A great feature of the Amazon Kindle eReader is that it offers you a handy guide on how much time is left in a particular chapter or book. The device calculates this time by analyzing your reading speed over time: how many words are on a page and how long it takes you to turn each page. This is great because it helps you decide quickly if you have enough time to finish the next chapter before your lunch break is over, for example.
But if you get distracted and set the Kindle down without closing your book or, in our case, if you fall asleep while reading, the statistics can become skewed by this idle time during which the Kindle thinks you’re still stuck on a single page. Luckily, as discovered by MobileRead forum user whitearrow (by way of Lifehacker), you can reset this estimated reading time data.
To reset your Kindle reading time, fire up your Kindle and open a book. Head to the search box, which you would normally use to search for words or phrases in the book, and type the following case sensitive command:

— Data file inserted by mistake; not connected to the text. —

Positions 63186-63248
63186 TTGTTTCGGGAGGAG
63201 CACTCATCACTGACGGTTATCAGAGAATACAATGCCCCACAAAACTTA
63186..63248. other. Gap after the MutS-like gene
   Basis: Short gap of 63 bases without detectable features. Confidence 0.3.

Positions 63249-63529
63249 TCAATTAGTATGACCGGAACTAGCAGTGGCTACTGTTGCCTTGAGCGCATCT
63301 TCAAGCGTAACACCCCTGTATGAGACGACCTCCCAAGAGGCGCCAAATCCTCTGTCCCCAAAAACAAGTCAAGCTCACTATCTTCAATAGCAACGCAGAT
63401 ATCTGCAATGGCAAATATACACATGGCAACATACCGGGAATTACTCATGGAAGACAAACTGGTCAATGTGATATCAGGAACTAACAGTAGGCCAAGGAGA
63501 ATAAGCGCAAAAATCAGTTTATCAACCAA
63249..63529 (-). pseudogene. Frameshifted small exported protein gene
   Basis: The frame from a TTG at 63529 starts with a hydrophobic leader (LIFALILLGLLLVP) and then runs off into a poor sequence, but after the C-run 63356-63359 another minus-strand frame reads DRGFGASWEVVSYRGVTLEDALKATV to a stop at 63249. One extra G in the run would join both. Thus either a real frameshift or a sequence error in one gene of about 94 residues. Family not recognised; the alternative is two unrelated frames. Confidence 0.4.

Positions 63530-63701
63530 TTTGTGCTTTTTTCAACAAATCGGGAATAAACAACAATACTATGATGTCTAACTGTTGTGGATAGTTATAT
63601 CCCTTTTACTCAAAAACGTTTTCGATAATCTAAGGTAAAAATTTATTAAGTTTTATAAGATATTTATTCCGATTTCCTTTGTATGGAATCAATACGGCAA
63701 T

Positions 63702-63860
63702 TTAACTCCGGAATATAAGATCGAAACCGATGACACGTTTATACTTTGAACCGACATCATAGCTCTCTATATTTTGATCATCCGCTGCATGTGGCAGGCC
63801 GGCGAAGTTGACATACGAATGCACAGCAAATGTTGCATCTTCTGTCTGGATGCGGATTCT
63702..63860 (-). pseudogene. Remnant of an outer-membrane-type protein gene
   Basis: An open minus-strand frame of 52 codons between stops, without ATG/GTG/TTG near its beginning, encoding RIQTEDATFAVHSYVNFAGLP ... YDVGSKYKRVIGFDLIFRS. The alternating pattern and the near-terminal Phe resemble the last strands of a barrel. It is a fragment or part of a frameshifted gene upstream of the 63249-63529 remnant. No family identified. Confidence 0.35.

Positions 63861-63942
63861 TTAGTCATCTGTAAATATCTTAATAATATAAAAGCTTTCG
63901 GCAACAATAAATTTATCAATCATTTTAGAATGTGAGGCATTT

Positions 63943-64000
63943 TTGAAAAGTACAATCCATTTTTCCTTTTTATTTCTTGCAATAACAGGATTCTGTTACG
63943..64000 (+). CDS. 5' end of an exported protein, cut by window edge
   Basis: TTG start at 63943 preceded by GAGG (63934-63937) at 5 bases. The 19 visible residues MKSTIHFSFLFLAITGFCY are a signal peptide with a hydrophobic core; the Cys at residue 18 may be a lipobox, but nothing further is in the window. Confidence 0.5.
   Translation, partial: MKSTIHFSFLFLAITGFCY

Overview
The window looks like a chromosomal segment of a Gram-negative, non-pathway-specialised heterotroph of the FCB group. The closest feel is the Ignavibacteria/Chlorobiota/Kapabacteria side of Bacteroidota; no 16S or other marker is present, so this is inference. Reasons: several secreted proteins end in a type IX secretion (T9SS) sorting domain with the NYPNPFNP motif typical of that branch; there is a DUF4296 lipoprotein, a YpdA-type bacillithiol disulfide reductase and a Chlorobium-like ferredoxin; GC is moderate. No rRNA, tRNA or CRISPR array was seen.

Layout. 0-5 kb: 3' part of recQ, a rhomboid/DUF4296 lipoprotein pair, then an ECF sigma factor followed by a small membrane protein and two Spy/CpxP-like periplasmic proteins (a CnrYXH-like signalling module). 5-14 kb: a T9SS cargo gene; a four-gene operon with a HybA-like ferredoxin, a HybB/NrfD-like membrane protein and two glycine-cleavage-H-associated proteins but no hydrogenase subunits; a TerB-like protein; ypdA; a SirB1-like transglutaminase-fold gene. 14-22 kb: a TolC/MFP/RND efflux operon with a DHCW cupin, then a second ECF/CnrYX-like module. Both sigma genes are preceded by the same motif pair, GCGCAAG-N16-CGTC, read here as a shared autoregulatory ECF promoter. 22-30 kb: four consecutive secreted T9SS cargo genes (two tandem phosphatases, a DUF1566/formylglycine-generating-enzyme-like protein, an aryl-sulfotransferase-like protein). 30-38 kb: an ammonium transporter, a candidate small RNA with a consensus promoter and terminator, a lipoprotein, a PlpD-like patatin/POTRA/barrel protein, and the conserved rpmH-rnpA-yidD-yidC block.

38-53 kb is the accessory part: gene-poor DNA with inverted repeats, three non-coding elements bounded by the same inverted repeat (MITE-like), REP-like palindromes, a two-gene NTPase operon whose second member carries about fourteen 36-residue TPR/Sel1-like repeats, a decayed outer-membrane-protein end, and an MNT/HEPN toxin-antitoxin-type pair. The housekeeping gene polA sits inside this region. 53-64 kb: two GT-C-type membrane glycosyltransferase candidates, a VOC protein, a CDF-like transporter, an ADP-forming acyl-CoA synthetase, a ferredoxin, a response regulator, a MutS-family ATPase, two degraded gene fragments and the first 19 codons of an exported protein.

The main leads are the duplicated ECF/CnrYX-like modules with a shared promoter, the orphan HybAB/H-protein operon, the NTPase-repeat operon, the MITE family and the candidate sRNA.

Your Kindle will perform a search but won’t find anything. Press the Back button to head back to your book and you’ll now notice in the lower left corner that your reading time statistics have been reset and that the Kindle is now “(re)learning reading speed.” After a few pages of a normal reading, the stats will update with new estimated times based on your current pace.
While this is helpful for getting rid of those anomalous incidents where you left the Kindle open for a long time without turning any pages, it can also be useful if you’re loaning your Kindle to a friend or family member. By resetting the reading statistics, you’ll give the other reader more accurate data for their own usage.
Note that while Kindle apps on other mobile platforms like iOS have a similar reading time feature, this trick didn’t work for us when we tested it, and therefore appears limited to the E Ink-based Kindle products.